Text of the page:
Faultless: Knockdown Boat: Valley Boat and Engine of Baldwinsville, N.Y.  built 1904

I got a call from Bud Brackett (Me. Classics Inc.) who had been a big help to me a couple of years ago with his marine hardware and engine abilities. He wanted to know if we would consider replacing some frames on a turn-of-the-century “kit” speedboat for his friend  John Perkins. I of course said sure, and Faultless arrived on a trailer. Bud and John were doing the mechanicals, while John Thompson and I could do the frames:

Built: 1904                      Knockdown Boat: Valley Boat and Engine of Baldwinsville, N.Y.                L. O. A.: 21’ Beam: 4’

 By speedboat I mean she looked like she would do 14 knots maybe, long and extra skinny, lots of tumblehome aft. Best of all was the power plant, a shiny green and polished brass 1915 Palmer Model Q2, 2 cylinder, 2 cycle, 4 hp make and break, coupled to an actual reverse gear from I don’t know where but a thing of beauty. Bud and John had restored everything, including the brass shift lever that enabled one to make the boat go Forward by pushing the lever Forward and not the other way around. As the story goes Faultless was the only boat ever built to the kit production run, after which the factory burned to the ground. Same for the Palmer: it is the only known Q series (model 1214) to be built during the entire year of 1915. I also right off thought they were making it up about being a kit. No one could ever precut all those pieces and have them fall into place so perfectly. It’s not the way a wooden boat goes together. I of course was proven wrong.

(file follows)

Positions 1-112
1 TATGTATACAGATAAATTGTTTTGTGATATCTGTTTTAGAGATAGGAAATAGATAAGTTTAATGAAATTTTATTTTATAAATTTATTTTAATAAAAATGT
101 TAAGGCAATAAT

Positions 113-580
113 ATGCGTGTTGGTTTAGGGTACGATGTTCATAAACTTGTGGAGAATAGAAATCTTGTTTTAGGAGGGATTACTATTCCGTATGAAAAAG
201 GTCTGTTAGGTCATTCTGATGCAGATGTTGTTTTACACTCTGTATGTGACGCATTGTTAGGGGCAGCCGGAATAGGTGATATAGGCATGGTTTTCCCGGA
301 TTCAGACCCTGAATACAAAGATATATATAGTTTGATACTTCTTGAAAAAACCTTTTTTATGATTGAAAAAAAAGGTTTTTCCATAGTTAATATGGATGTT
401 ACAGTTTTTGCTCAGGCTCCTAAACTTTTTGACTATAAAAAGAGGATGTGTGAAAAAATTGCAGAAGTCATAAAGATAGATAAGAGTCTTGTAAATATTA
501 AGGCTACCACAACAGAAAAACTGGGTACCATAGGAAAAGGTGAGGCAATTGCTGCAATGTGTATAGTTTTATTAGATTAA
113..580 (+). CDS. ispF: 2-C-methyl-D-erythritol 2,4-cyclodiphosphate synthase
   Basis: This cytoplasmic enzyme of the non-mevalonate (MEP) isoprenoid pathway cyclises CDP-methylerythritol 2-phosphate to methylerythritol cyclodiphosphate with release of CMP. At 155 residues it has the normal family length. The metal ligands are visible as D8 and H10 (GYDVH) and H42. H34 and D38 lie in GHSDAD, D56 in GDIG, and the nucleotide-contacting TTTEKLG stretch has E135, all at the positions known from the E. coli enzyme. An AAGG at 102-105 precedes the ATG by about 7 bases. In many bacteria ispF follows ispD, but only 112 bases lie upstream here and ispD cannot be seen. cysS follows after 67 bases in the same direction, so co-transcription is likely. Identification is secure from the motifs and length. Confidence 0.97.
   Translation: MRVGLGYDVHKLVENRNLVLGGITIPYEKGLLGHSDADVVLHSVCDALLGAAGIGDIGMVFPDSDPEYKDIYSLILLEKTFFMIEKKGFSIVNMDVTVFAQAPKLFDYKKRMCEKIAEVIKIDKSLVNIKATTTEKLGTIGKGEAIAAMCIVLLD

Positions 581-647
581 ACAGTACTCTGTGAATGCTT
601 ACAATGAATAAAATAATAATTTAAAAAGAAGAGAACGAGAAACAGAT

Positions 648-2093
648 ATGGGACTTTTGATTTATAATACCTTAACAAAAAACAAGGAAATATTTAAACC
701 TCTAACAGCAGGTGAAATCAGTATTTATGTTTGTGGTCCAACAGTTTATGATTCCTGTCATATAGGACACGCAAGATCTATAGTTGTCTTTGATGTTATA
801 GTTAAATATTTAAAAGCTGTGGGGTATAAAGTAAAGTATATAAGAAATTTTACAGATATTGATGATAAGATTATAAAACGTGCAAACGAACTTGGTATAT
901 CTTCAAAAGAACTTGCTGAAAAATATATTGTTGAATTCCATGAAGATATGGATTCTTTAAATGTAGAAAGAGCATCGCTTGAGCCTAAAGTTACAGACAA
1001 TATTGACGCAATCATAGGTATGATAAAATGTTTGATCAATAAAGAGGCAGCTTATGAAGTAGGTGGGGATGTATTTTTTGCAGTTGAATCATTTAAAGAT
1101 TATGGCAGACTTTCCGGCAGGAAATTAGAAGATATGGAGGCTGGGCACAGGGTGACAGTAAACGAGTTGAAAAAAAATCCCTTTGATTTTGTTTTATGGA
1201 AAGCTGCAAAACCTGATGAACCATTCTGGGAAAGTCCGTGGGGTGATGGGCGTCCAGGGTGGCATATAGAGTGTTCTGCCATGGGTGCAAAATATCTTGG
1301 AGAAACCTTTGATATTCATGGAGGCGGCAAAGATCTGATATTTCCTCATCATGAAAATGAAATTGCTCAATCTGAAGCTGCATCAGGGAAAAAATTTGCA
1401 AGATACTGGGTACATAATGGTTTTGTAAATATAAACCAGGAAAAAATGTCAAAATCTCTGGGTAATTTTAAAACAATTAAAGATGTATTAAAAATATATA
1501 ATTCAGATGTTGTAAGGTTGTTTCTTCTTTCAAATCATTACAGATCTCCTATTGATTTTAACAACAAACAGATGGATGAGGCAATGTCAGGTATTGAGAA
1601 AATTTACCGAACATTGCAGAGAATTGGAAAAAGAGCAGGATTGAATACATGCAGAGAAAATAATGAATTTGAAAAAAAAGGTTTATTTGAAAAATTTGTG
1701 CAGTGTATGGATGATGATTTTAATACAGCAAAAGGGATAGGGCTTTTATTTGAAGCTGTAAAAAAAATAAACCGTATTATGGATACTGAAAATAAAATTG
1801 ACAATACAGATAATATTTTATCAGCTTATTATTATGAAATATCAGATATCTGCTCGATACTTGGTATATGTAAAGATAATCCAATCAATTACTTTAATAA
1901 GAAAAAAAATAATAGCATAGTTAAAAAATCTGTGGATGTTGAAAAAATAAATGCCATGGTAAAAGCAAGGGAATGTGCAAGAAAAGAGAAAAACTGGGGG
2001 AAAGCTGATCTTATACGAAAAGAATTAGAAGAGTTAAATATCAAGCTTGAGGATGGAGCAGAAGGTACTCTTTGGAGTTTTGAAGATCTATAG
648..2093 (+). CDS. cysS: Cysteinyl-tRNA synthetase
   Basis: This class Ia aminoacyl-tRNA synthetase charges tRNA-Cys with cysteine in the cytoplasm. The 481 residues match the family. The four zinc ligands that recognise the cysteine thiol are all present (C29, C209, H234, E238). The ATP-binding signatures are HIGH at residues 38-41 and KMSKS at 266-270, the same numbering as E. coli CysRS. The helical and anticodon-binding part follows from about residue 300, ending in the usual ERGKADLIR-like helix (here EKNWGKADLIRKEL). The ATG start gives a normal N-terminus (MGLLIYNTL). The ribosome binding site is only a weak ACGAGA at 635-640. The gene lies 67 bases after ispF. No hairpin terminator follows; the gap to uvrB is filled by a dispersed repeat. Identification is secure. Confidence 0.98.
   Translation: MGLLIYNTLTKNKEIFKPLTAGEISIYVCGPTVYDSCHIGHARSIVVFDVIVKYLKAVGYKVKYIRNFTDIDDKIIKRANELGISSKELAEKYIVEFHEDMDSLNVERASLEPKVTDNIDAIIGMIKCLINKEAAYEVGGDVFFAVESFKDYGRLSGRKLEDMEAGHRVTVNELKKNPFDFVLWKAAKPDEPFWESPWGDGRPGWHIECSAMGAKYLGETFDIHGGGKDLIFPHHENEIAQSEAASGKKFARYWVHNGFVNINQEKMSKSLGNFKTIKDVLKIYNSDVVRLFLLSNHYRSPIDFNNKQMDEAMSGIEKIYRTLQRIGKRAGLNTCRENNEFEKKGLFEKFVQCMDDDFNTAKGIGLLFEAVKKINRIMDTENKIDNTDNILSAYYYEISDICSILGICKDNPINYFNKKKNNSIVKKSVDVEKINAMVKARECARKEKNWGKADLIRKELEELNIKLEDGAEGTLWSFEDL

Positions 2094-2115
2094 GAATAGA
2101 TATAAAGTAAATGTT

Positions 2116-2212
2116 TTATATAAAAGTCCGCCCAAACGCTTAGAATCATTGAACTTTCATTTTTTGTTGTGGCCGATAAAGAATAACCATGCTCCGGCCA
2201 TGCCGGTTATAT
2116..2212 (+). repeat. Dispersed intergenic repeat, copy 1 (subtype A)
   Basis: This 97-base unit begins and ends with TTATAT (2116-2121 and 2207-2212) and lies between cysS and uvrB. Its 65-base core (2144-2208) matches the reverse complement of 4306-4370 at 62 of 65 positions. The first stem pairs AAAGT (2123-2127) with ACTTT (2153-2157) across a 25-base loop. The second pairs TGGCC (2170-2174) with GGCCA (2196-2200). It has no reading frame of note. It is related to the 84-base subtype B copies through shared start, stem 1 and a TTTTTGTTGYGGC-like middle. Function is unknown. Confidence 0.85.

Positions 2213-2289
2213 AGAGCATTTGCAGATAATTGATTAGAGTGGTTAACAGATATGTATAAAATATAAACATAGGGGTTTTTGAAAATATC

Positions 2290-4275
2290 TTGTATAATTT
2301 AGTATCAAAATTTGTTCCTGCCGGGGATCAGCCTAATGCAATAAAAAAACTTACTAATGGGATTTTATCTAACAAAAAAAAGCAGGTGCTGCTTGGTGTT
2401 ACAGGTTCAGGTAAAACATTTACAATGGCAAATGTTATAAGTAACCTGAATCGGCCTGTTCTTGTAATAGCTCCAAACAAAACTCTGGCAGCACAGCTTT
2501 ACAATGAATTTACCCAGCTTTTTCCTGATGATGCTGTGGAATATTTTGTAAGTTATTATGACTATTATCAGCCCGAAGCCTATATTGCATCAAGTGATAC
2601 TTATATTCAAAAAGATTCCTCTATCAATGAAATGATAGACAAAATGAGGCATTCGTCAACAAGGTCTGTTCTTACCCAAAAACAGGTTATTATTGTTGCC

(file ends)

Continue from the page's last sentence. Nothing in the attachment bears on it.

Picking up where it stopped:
Faultless was in excellent shape, having spent her entire life in a boat shed out of the weather. There was a sensitivity to destroying a perfect time capsule every time you went to work on her. And as these things go, once we replaced the frames amidships, it was a good time to: replace the keel with one featuring a back rabbet along with a bunch of floor timbers, replace the engine beds so they were actually making contact with the hull, followed of course by new pine ceiling, floorboards, bulkheads and seats; refastening, recaulking and fairing up the hull, etc, etc. As of this writing (Fall 2013) there are a few more bugs to work out but it hasn’t stopped John from putting in about 12 hours running around the lake and doing the old boat circuit: Mystic Seaport this Summer and maybe Clayton, N.Y. next year.

 The most successful part of all this was John’s steadfast refusal to listen to our typical stain/varnish/shine finish habits, insisting that we just leave her alone and put the old pine tar/linseed oil slush to everything in sight. This more than anything preserved her original patina, and lets her stand out from all the rest of today’s decadent showpieces.

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